To Do Today:
- PT – Cardio – Intervals/8 x 400m run, rest 2 min, 8 x 200m run, rest 1 min.
- Review OBXi post from 09/18/14
- Review Survival In Cold Water by Dr. C. J. Brooks
- Review Probable Survival Times in the North Sea by D. E. Robertson and M. E. Simpson
1-10-1 is a simple way to remember the first three phases of cold water immersion leading to hypothermia and the approximate time each phase takes:
1 – Cold Shock. An initial deep and sudden Gasp followed by hyperventilation that can be as much as 600-1000% greater than normal breathing. You must keep your airway clear or run the risk of drowning. Cold Shock will pass in about 1 minute. During that time concentrate on avoiding panic and getting control of your breathing. Wearing a lifejacket during this phase is critically important to keep you afloat and breathing.
10 – Cold Incapacitation. Over approximately the next 10 minutes you will lose the effective use of your fingers, arms and legs for any meaningful movement. Concentrate on self rescue initially, and if that isn’t possible, prepare to have a way to keep your airway clear to wait for rescue. Swim failure will occur within these critical minutes and if you are in the water without a lifejacket, drowning will likely occur.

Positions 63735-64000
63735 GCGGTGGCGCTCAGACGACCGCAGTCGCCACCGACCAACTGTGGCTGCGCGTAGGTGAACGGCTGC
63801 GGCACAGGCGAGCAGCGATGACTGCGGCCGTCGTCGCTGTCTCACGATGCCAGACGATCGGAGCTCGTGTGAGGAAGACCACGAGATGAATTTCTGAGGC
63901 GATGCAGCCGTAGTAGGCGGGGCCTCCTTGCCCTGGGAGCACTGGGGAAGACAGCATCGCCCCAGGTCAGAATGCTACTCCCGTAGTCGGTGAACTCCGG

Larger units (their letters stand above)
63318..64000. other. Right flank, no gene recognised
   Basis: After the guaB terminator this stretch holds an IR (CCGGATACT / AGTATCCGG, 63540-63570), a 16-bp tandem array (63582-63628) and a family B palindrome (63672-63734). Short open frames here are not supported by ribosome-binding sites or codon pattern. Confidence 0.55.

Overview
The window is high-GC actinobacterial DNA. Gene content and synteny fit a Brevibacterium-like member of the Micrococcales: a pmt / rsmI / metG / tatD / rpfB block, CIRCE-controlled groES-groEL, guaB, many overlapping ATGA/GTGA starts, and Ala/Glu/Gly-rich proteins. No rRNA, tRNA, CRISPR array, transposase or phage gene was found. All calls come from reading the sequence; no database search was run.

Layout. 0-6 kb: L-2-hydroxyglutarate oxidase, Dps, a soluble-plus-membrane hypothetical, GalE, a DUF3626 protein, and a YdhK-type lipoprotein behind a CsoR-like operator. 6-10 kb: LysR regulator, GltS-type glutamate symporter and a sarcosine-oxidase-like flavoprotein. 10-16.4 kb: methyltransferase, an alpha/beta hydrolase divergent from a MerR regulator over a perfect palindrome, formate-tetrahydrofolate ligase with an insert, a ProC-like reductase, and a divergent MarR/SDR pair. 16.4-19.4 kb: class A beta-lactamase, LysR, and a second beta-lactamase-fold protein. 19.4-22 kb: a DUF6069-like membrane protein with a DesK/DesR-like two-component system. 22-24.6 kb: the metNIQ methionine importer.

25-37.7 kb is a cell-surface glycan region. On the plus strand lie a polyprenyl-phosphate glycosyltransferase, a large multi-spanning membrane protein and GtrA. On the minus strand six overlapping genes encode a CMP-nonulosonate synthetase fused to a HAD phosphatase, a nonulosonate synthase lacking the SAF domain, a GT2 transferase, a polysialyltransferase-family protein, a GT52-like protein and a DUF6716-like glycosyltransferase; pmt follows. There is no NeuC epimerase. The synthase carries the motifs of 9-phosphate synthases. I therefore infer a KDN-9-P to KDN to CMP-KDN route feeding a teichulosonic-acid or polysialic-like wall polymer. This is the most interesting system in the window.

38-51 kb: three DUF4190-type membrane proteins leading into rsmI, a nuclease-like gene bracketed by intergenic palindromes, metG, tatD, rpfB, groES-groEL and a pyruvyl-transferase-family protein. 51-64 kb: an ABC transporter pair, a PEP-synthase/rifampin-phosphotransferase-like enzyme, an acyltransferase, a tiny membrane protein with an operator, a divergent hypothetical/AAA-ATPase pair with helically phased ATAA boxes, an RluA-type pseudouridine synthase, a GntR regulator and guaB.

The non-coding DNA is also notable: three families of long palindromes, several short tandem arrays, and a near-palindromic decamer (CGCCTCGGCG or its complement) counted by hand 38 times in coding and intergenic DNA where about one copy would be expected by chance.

1 – Hypothermia. Even in ice water it could take approximately 1 hour before becoming unconscious due to Hypothermia. If you understand the aspects of hypothermia, techniques of how to delay it, self rescue and calling for help, your chances of survival and rescue will be dramatically increased.
Without floatation, you will not die from hypothermia; you will drown first. The chilling effects of cold air and wind but water poses the greatest threat because it transfers heat 25 times faster than air. Depending on the water’s temperature, a victim can succumb to hypothermia within a few minutes.